4: Estimating with Confidence

Overview Section

 Case-Study: Marathon Runners

Imagine the start of the Boston Marathon. The swell of runners, all dressed to begin the 26.2- mile trek. Let’s help Ellie estimate the average number each runner runs per week... how will she know?

When we want to know something about a population, like the population of runners running the marathon, we are tasked with a monumental challenge, asking everyone. Ellie cannot practically ask every marathon runner, so instead, as most researchers do, she uses a sample of marathon runners, as we discussed in the Lesson 3 content. Assuming good sampling techniques are used, Ellie can ask each person in the sample how many miles per week they run. A simple question. Now given that she has the information, how does she turn this into information about her population of all marathon runners?

The distinction between the sample information we have and the population we seek is very important to keep track of. We KNOW the information about the sample. Ellie can calculate the average number of miles run per week for her sample. She can also calculate the standard deviation of the sample and make the appropriate graphs from her sample data. But what does this tell her about the population of runners?

Directly, nothing. Ellie will need to infer information about a population of runners from her sample. But first we need to point out the relationship of sample to populations.

If Ellie were to take many many samples of her population (without replacement, meaning each runner could only be in one sample), eventually she would include every person in the population. While each sample would have its own mean and standard deviation, the mean of the all the means would equal the population mean (remember, at the end of this hypothetical exercise, Ellie has the information on every runner, so the mean of all the runners is the population mean).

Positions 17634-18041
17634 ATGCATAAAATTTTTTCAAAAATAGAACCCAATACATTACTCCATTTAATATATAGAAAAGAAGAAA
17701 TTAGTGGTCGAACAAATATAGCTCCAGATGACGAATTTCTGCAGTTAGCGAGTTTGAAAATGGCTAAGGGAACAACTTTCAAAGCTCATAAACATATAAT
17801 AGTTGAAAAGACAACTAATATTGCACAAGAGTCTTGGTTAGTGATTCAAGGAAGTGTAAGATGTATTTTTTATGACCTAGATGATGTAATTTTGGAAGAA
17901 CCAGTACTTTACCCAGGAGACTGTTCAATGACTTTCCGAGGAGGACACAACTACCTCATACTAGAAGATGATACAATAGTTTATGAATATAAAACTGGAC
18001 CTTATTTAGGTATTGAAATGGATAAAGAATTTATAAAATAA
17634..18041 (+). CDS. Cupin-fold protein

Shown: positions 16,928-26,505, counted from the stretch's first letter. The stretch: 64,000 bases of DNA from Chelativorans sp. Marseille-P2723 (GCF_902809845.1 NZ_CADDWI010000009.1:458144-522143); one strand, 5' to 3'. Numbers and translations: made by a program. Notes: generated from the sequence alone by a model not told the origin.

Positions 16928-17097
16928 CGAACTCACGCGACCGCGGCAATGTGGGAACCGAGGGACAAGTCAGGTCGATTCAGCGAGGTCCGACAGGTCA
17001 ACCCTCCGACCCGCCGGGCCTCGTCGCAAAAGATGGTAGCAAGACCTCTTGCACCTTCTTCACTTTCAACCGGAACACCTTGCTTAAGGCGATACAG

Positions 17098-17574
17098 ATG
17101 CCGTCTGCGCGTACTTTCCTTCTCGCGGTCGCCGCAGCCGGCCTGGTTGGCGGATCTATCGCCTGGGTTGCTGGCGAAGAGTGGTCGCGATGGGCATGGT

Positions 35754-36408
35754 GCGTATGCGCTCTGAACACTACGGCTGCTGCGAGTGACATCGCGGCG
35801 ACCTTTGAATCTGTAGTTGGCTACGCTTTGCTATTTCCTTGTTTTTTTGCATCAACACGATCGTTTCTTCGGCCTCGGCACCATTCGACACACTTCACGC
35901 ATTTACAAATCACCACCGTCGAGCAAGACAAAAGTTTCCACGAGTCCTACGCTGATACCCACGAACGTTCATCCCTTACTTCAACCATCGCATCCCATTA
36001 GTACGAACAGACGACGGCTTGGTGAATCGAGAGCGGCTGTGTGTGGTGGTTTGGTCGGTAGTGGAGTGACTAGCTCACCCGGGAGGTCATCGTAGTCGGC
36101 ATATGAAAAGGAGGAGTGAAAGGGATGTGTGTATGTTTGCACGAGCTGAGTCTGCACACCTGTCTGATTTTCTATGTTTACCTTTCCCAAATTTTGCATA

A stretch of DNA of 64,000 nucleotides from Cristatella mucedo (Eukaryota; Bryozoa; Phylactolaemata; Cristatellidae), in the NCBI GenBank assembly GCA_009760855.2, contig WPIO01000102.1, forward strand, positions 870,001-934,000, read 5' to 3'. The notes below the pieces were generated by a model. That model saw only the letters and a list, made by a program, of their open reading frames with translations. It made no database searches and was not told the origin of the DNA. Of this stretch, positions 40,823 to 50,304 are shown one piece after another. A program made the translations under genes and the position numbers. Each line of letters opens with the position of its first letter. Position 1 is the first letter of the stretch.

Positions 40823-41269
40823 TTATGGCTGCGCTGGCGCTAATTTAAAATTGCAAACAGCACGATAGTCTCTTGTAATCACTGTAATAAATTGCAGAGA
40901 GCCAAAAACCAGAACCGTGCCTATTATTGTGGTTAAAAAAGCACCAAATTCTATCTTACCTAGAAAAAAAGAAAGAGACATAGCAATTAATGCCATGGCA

This hypothetical exercise produces something referred to as the sampling distribution of the means. Remember, this is a hypothetical exercise. There is no reason a researcher would actually take many many samples eventually arriving at the total population, unless of course, that research sets out to take a census of the entire population (in which case inferential statistics are not needed at all because the researcher already knows the population values!)

Ellie wants to know on average how far marathon runners run in any given week. She knows she can sample a portion of the larger population of runners that represent all runners in her area. She also knows that she needs to be careful in obtaining the sample to ensure it is randomly selected and represents the population that she wants. She conducts the observational study and calculates the number of miles each person runs per week. Next, she uses Minitab to calculate the average number of miles for her sample, as well as the standard deviation. But she isn’t quite sure how to use this sample information to answer her original question about the population of runners in her area. Many questions arise for Ellie, including...

  • Did she sample the right people?
  • How close is her sample mean and standard deviation to the actual population mean and standard deviation?
  • What can she ‘safely’ conclude about the population based on this sample?

So this gets confusing right? We are working with POPULATIONS, SAMPLES, and now SAMPLING DISTRIBUTIONS. We have already defined populations and samples. This lesson will take a deeper look at sampling distributions.

Sampling Distribution
The sampling distribution of a statistic is a probability distribution based on a large number of samples of size \(n\) from a given population.


Upon completion of this lesson, you should be able to:

  • Identify the possibility of many samples within a sampling distribution.
  • Equate the sum of all samples with the population in a sampling distribution
  • Identify the standard deviation of the sampling distribution as the standard error of the sample
  • Compute and interpret a confidence interval for means (quantitative data).
  • Compute and interpret a confidence interval for proportions (categorical data).